Thursday, September 01, 2016
   
Text Size

The swinging style of Denielle Bassels

For Toronto vocalist Denielle Bassels, swing music is a happy escape – one that she likes sharing with her audiences.

“I just love that sound. I'm drawn to this kind of rhythm, swing and happy rhythm, because I think it's an escape for me. You know, to feel this happy, driving force. It just takes you away from the monotony of life, and things that might be bothering you at the time, which for me is kind of an escape.”

Vocalist Denielle Bassels will give a sneak peek of her upcoming CD at GigSpace Saturday with her quintet, including saxophonist Jacob Gorzhaltsan and bassist Scott Hunter. ©Brett Delmage, 2014

And for her audiences? “I like to take them with me me, yes!”

Bassels and her quintet will perform this music – including selections from her upcoming CD – at GigSpace this Saturday, August 20. It will be her first full show in Ottawa proper, although she was a big hit at Merrickville's Jazz Fest in 2014.

Although Bassels is a big fan of Ella Fitzgerald, her music isn't just standards. Rather, it's a blend of her own originals, and covers of songs written anytime between the 1920s and the 1960s – all in a swinging style.

Why that style? “Because that's the way I feel the song. There's a lot of songs that I love that aren't swing, and I just find that when I do take a stab at singing them myself, there's just this rhythm they seem to fall in. I feel more attached to the song and more invested in the song when it feels right to me. And with that rhythm, it just flows more.”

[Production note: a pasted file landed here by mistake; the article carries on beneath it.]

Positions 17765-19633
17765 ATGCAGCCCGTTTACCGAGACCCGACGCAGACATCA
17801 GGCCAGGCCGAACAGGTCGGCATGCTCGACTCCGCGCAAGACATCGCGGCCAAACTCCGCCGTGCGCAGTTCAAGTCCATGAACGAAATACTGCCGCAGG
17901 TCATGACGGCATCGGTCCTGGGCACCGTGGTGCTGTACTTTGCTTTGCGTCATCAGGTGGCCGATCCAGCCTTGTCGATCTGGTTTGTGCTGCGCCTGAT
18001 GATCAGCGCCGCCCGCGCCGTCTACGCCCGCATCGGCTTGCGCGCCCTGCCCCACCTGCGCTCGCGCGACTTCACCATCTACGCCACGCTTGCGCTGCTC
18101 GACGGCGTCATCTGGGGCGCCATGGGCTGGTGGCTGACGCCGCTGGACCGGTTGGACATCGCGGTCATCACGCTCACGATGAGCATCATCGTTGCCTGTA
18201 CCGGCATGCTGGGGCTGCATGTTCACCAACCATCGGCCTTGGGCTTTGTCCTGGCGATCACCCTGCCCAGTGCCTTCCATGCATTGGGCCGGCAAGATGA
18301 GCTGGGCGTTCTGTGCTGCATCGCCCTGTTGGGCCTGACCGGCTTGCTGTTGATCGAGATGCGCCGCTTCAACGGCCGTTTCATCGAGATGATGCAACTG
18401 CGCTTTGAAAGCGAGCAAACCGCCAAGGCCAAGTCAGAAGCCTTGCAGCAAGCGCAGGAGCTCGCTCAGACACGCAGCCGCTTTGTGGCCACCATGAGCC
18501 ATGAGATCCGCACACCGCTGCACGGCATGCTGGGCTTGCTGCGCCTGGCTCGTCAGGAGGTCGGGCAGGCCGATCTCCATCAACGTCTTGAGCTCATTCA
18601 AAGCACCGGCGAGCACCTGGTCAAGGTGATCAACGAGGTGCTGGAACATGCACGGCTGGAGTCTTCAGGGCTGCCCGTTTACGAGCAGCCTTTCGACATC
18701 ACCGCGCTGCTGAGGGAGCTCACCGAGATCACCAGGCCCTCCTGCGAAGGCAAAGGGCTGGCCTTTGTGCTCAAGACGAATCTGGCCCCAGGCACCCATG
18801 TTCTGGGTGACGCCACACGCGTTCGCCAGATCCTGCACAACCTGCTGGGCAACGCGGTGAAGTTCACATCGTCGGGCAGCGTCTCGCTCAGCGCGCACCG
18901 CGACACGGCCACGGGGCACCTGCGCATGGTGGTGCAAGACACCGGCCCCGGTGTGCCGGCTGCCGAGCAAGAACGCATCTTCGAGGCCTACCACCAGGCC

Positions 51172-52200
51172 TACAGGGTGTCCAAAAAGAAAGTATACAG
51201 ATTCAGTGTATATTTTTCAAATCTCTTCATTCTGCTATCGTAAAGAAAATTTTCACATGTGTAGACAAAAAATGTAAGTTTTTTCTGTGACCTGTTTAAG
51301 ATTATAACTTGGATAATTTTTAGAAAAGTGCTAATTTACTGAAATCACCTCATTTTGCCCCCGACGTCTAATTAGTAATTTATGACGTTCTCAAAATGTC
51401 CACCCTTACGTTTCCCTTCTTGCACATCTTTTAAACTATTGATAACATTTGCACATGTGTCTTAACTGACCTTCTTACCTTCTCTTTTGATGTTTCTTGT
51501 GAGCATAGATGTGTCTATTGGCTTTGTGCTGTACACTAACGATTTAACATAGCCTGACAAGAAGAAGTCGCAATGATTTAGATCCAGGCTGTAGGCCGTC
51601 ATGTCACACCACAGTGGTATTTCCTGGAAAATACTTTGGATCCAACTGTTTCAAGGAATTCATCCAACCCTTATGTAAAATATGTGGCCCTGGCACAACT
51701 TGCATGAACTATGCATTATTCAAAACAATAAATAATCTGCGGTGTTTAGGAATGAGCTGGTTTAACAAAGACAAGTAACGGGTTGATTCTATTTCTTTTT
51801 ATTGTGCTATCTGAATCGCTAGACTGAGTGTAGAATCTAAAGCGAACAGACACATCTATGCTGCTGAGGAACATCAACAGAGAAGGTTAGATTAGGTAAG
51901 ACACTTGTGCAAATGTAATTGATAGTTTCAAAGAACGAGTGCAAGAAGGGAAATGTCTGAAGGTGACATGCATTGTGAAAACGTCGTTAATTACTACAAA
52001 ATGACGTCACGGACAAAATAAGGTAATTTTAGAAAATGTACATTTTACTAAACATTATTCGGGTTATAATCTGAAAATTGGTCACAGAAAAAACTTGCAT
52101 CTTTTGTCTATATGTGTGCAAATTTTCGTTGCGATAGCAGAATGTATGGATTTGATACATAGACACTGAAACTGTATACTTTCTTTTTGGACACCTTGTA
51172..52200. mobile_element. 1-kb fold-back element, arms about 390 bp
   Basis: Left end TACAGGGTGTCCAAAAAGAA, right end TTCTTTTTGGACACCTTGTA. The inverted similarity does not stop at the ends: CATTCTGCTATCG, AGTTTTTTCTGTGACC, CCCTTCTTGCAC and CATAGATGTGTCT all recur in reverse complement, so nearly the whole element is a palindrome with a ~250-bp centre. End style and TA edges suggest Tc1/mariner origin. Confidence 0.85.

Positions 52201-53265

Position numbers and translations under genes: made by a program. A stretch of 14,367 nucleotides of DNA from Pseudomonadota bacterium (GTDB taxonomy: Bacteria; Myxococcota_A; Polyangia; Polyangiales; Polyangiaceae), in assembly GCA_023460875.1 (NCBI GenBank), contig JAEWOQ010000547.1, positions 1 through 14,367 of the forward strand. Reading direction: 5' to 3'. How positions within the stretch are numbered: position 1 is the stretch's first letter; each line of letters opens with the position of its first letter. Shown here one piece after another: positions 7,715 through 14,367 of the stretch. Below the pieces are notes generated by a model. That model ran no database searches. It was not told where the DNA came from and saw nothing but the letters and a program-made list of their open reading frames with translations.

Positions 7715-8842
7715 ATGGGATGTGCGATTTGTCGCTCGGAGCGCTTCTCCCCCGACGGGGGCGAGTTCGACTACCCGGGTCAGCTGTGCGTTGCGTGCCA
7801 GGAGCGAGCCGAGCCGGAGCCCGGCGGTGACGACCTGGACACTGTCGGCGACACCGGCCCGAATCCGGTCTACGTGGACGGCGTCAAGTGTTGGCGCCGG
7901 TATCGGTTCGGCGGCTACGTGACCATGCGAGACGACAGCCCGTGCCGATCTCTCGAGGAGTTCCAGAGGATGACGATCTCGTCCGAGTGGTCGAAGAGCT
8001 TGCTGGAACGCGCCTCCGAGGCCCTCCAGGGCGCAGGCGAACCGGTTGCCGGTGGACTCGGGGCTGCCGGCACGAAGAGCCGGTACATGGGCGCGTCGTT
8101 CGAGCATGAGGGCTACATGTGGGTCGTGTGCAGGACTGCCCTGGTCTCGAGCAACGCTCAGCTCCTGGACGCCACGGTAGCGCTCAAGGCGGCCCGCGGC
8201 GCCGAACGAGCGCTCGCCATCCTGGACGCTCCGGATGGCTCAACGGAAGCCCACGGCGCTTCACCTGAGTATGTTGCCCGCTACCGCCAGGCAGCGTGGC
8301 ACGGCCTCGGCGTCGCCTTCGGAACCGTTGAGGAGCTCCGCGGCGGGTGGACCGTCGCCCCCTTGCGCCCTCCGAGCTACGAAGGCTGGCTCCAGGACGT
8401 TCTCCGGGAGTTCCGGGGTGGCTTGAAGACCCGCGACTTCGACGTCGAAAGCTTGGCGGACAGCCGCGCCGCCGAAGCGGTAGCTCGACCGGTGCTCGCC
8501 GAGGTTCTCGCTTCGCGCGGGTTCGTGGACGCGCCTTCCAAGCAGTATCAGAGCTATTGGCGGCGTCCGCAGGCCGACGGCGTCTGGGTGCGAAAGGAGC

Read more: The swinging style of Denielle Bassels

 

Trumpet Bootcamp gives students a different perspective

Besides the larger jazz camps where many different instruments are played, Ottawa also supports several camps devoted to players of a single instrument. This week, it's the turn of the trumpet.

Trumpet Bootcamp will present trumpeters in many combinations, from duets to large ensembles, in its free jazz and classical concerts this week on Thursday and Friday evenings in the Patrick Cardy Studio at Carleton University. ©Brett Delmage, 2014

This is the sixth year that Nick Dyson has run his Trumpet Bootcamp at Alcorn Music Studios. The camp, from August 15 to 19, is a chance for young trumpeters to get up to speed before the school year – and its free student concerts will provide music lovers a chance to hear trumpets in different combinations.

“It's not your typical jazz camp, because we cover both jazz and classical music,” Dyson told OttawaJazzScene.ca. “It's more about fundamental trumpet playing and music making.”

In jazz, trumpets are heard in big bands in packs of three or four, and singly in combos along with other instruments. But the trumpet is also featured in classical music, including in chamber ensembles and symphony orchestras.

Dyson is keeping both jazz and classical music “on equal footing” at the camp, he said, “because it's not about jazz music, it's not about classical music – it's about trumpet, and the way that the trumpet fits in to that [music]. I try to blur the lines as much as possible.”

Read more: Trumpet Bootcamp gives students a different perspective

 

The 2016 Merrickville's Jazz Fest gets funkier and celebrates John Lennon

In 2016, Merrickville's Jazz Fest is getting funkier – and celebrating John Lennon in jazz.

Toronto's Red Hot Ramble will perform New Orleans-style jazz, funk, and blues  photo: Sean Ryan The mid-October festival released its full line-up today, featuring musicians from Toronto, Montreal, and Ottawa-Gatineau. Opening with the grooving funk of Ottawa's ERU-ERA, and ending with the 70s-style horn band The Pharoahs, its shows will range from New Orleans-style to modern jazz, but definitely on the harder-hitting side than in previous years.

Highlights include